The Securities and Exchange Board of India (Sebi) has mandated that listed companies rated AA and above having an outstanding loan of at least Rs 100 crore must borrow 25 per cent of their incremental long-term funding need from the bond market. The regulation, which is aimed at increasing the depth of the market, comes into effect from April 1. The timing could have certainly been better as the bond markets have been nervous in the second half of the current financial year, beginning with the Infrastructure Leasing & Financial Services (IL&FS) defaults, the non-banking finance companies’ liquidity situation, and more recently, the Zee and Anil Ambani groups asking lenders to accept a standstill on promoters’ borrowing against shares.
Sebi’s regulations are in tune with the recommendations of a working group for the development of a corporate bond market. Many companies with high credit rating have already taken to the bond market to lower their borrowing costs. According to a Crisil analysis, of the 444 companies rated AA or higher, 210 have already been raising 25 per cent of their incremental borrowing through the corporate bond route. In all, Rs 40,000-50,000 crore of additional corporate bond issuances are likely over the next five years to comply with the Sebi rules. This would be raised by the remaining 234 companies. For domestic institutional investors too, this move is expected to provide adequate, good quality paper to buy.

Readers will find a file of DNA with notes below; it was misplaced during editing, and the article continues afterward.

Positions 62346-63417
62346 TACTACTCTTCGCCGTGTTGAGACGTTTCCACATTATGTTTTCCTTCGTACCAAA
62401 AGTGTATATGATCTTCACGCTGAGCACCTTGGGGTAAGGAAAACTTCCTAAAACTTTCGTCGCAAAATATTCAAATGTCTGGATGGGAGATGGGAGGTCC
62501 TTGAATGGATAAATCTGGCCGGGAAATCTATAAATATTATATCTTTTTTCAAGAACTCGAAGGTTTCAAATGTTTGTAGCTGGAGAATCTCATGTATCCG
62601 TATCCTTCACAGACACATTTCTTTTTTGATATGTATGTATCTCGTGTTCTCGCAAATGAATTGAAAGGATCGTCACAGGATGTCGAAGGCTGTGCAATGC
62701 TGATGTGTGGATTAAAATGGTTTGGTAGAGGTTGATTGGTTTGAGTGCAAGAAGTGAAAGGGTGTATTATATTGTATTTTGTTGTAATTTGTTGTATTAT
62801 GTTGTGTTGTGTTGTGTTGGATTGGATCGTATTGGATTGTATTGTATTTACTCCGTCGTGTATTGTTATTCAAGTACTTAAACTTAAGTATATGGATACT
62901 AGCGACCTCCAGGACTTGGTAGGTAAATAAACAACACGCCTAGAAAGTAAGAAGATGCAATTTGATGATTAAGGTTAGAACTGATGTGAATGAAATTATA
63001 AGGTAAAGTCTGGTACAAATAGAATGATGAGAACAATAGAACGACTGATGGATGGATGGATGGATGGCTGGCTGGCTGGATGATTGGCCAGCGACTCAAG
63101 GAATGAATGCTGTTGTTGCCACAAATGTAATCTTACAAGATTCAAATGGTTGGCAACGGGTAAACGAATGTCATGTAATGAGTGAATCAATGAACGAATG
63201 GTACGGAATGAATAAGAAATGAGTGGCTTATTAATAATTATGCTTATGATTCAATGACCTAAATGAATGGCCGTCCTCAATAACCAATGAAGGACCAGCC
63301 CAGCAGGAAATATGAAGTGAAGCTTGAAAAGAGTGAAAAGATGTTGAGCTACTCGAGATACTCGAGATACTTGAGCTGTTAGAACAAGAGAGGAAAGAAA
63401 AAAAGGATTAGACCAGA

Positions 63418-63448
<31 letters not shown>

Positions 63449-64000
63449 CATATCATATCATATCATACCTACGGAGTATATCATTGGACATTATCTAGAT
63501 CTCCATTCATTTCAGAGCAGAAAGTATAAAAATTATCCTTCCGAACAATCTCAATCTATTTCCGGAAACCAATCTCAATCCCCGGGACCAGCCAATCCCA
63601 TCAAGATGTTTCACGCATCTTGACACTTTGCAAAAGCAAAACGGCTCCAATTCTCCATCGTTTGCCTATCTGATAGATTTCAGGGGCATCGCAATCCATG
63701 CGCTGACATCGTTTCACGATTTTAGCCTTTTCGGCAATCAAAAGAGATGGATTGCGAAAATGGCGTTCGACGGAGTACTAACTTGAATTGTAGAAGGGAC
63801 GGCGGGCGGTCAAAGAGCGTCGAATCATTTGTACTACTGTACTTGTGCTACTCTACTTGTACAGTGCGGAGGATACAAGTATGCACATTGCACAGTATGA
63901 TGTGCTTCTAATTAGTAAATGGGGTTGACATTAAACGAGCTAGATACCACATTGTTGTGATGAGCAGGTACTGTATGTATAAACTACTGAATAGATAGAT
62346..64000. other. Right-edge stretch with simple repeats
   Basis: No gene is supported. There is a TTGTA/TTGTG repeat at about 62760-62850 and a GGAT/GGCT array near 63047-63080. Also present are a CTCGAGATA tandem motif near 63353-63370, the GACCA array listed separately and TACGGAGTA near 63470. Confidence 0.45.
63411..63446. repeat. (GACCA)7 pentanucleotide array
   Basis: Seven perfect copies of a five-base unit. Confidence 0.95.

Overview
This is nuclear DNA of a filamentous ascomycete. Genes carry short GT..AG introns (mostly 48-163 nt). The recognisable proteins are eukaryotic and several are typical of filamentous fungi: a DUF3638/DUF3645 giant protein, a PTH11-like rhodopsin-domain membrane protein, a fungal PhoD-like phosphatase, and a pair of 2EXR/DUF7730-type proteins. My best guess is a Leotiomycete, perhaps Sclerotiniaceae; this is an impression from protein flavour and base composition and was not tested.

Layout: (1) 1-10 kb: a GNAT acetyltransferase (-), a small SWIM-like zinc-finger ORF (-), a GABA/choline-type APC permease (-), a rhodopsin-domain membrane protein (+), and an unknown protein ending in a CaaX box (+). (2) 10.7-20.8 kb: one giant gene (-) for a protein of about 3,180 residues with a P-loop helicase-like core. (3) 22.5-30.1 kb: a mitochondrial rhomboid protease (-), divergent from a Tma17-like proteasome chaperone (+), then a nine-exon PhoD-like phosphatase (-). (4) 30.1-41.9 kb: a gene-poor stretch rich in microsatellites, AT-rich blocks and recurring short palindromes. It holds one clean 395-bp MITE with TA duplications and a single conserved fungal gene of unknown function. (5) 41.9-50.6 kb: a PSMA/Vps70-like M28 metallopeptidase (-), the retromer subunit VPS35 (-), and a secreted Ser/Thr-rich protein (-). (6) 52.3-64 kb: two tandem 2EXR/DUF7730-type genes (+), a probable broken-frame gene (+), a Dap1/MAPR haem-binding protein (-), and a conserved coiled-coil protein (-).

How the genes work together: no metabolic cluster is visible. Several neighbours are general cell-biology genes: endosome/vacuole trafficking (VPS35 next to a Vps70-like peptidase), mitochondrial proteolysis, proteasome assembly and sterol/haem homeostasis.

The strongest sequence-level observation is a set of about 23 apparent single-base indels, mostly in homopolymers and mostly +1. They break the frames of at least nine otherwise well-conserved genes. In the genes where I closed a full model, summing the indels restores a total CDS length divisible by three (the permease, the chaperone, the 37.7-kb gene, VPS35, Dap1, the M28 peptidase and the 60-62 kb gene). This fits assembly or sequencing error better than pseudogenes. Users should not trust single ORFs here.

It’s a given that India needs a thriving corporate bond market, but the government and the regulators should have ironed out some vexing issues before enforcing such a rule. First, companies may need more time to switch 25 per cent of their incremental borrowings to the bond market. Sebi, on its part, has provided companies flexibility in the first year to carry over the shortfall, if any, to the next year. But from the third year, the capital market regulator will charge a fine of 0.2 per cent of the shortfall in bond issues. This rule needs to be relaxed. The bond market is not as deep at present, with about 70 per cent of the fund-raising in recent years being done by non-banking finance companies. Moreover, it is only the top rated companies, which are able to raise funds easily in the market. For AA rated companies, both demand and costs are not as attractive. Raising bonds from the retail market is an option, but it comes at a higher cost both in terms of compliance and fund-raising expenses. Insurance and pension funds, which would be interested in longer tenure papers, need to be incentivised to invest in these papers. Another investor category — foreign portfolio investors — would want liquidity, which is missing as of now.
Also, if lenders were to add more AA companies in their bond portfolio, they would want credit rating agencies to be more proactive. The IL&FS debt rating is a recent memory where its papers went from top rated to junk in a matter of days, proving lack of oversight on rating agencies. Shifting a part of companies’ borrowings to the debt market is a good idea, but it should not be only the corporate sector’s responsibility — the government and regulators too have a role to play.